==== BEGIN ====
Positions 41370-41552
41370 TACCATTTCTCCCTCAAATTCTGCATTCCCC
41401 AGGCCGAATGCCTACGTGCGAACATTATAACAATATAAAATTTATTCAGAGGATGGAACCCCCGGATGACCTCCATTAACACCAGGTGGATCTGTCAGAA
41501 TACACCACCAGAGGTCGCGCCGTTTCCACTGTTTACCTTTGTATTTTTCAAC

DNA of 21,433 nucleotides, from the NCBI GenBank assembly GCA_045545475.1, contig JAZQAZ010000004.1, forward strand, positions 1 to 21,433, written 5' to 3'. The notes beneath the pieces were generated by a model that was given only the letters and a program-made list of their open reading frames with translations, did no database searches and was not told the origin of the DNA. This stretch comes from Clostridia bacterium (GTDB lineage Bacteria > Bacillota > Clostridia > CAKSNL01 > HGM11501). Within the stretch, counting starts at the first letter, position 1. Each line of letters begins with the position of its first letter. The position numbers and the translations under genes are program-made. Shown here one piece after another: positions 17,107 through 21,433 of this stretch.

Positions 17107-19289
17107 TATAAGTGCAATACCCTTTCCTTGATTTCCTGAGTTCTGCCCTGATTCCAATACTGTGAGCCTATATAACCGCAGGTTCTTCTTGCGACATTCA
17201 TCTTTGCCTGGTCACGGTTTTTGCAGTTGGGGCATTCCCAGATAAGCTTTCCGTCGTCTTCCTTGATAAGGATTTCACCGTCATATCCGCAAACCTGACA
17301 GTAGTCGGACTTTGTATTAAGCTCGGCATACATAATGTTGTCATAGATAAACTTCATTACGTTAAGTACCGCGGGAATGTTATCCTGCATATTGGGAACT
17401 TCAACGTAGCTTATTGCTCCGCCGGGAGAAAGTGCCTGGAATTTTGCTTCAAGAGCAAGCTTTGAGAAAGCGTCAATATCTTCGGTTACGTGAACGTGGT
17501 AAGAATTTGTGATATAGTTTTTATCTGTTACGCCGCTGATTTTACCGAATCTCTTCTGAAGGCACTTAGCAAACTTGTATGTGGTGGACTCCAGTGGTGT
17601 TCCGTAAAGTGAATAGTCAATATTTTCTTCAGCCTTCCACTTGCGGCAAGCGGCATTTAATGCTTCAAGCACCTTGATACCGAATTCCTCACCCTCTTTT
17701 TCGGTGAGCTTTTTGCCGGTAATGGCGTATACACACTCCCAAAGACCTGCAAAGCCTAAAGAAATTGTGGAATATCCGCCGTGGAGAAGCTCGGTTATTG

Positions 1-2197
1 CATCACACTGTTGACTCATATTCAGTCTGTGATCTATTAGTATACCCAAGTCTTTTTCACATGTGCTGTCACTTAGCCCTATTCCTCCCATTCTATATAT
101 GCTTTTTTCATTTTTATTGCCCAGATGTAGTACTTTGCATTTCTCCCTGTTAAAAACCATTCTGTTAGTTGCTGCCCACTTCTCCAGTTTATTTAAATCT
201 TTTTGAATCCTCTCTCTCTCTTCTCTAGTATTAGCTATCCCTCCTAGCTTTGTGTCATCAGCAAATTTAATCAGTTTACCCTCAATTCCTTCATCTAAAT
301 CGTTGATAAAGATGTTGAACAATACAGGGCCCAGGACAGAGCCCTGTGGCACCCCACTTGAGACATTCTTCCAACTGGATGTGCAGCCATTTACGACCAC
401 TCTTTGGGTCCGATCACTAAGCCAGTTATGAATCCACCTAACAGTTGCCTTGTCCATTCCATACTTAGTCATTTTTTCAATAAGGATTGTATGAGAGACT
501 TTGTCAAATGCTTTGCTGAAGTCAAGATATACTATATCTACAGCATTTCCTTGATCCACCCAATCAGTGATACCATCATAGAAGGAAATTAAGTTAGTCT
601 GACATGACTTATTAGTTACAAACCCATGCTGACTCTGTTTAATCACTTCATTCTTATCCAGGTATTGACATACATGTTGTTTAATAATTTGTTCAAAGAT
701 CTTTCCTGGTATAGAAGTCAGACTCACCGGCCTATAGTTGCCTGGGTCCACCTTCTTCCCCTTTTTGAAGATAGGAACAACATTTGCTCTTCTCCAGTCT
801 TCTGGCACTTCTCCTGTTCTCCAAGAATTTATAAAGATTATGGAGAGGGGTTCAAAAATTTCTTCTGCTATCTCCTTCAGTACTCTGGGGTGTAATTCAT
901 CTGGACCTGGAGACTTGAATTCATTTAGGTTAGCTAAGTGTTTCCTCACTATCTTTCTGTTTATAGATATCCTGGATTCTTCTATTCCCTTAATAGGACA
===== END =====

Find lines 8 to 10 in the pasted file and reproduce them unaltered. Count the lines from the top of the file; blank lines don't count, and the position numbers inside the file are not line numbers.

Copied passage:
17201 TCTTTGCCTGGTCACGGTTTTTGCAGTTGGGGCATTCCCAGATAAGCTTTCCGTCGTCTTCCTTGATAAGGATTTCACCGTCATATCCGCAAACCTGACA
17301 GTAGTCGGACTTTGTATTAAGCTCGGCATACATAATGTTGTCATAGATAAACTTCATTACGTTAAGTACCGCGGGAATGTTATCCTGCATATTGGGAACT
17401 TCAACGTAGCTTATTGCTCCGCCGGGAGAAAGTGCCTGGAATTTTGCTTCAAGAGCAAGCTTTGAGAAAGCGTCAATATCTTCGGTTACGTGAACGTGGT